Welcome to CSU.
You are now part of a university that is at the bottom of the barrel for higher education funding in the entire country.
Don’t get us wrong. We have a nationally renown vet school, we spent $303 million on research last year and doubled our invention disclosures in the last two years –/not a bad rap sheet. The students working at the Collegian are proud to be a part of this institution.
But at the same time, as journalists who cover the university, we know that most of those wonderful accomplishments came with a heavy price tag as CSU plays the second-favorite in a state where a college education takes a back seat to fiscal conservatism.
In the last six years, tuition and student fees here have risen by more than 50 and 70 percent, respectively.
Asking yourself how much that hurts?
$4,424 is the bomb you’ll see on your bill this semester, while $2,286 was all you would have seen had you been born half a decade earlier.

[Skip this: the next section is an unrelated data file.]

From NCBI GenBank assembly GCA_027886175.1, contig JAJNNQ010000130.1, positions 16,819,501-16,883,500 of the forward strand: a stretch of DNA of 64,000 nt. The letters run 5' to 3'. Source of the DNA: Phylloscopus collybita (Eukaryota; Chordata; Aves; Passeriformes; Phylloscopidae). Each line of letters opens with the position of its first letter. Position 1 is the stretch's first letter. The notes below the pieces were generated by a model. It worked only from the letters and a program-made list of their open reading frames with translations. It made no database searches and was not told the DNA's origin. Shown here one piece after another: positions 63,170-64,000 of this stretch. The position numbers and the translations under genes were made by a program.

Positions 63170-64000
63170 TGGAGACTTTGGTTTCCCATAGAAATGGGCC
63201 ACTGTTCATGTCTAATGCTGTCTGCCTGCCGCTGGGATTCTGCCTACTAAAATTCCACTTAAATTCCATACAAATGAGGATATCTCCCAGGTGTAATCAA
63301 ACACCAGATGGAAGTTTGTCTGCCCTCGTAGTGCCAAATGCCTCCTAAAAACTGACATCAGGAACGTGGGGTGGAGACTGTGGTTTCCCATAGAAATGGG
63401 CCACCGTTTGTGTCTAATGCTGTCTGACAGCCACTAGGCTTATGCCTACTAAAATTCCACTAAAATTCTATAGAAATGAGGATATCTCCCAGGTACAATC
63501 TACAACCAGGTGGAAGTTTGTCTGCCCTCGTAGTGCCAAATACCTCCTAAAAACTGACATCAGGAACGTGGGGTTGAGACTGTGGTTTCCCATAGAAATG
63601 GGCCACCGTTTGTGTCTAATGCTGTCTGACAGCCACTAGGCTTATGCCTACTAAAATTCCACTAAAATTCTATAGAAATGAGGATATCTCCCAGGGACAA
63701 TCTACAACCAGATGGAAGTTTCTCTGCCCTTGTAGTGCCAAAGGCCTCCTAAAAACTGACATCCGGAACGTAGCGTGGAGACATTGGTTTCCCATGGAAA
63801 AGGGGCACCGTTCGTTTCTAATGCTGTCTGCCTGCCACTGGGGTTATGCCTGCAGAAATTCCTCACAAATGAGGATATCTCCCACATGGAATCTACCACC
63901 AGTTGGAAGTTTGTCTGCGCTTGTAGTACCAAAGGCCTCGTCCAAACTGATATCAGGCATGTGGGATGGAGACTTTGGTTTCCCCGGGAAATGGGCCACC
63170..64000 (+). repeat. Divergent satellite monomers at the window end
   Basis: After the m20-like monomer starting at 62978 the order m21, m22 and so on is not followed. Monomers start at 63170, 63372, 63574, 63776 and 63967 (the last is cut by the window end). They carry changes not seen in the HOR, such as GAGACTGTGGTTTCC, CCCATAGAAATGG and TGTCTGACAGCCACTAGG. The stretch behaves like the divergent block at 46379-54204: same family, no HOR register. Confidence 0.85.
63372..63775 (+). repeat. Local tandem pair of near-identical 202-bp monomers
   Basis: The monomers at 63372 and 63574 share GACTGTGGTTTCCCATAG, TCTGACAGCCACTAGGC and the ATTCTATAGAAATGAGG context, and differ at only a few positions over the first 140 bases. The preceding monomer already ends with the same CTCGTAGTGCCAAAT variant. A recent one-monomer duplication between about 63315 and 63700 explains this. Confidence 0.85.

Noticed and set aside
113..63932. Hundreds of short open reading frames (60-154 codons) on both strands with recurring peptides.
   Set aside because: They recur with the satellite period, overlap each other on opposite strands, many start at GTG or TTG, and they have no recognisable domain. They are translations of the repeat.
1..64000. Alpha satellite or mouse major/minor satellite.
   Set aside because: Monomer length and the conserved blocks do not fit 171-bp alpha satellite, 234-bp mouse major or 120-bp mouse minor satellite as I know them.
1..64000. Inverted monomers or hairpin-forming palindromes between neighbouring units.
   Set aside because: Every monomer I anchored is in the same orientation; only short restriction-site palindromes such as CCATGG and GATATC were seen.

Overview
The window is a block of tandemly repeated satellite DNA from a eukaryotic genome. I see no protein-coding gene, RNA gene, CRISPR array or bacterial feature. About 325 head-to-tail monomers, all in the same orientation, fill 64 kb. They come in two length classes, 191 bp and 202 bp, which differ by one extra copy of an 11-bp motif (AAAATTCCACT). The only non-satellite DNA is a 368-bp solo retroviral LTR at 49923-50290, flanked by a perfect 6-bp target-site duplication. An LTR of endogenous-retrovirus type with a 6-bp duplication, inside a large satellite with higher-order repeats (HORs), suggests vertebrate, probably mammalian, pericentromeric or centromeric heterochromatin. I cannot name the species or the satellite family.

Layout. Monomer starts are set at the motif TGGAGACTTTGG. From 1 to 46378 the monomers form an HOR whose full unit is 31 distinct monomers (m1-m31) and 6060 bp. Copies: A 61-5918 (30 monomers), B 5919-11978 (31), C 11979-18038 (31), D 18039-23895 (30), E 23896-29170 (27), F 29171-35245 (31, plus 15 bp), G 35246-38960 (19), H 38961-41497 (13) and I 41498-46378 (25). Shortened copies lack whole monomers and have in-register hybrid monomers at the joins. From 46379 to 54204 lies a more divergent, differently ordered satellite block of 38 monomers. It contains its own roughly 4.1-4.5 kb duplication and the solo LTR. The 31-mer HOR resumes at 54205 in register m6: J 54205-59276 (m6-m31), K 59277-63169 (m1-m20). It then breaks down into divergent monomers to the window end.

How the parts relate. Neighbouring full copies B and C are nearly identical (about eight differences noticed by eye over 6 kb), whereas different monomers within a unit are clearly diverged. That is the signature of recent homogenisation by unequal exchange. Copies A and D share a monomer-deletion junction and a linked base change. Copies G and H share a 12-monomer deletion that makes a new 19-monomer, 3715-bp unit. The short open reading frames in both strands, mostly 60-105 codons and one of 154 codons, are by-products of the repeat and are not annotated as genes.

Who’s to blame?
Well there are a quite a few players, but here are the main ones:
The conservative Colorado Constitution mandates that lawmakers can only make a limited tax increase each year, while it ensures that a certain amount of the revenue attained goes to other state programs, such as road systems and K-12 education.
One politician said this month that this model leaves Colorado universities “in the yogurt.”
Adding insult to injury, administrative spending at CSU has skyrocketed in last six years, while funding for the academic colleges and the library has seen much slower financial growth.
But, hopefully, with a new university administration and a revamped legislature, this will get better.
Either way, don’t be dismayed.
If you keep at it, you might have a degree in seven years from CSU that, as our esteemed colleague Jonathan Kastner says, doesn’t double as a punch line.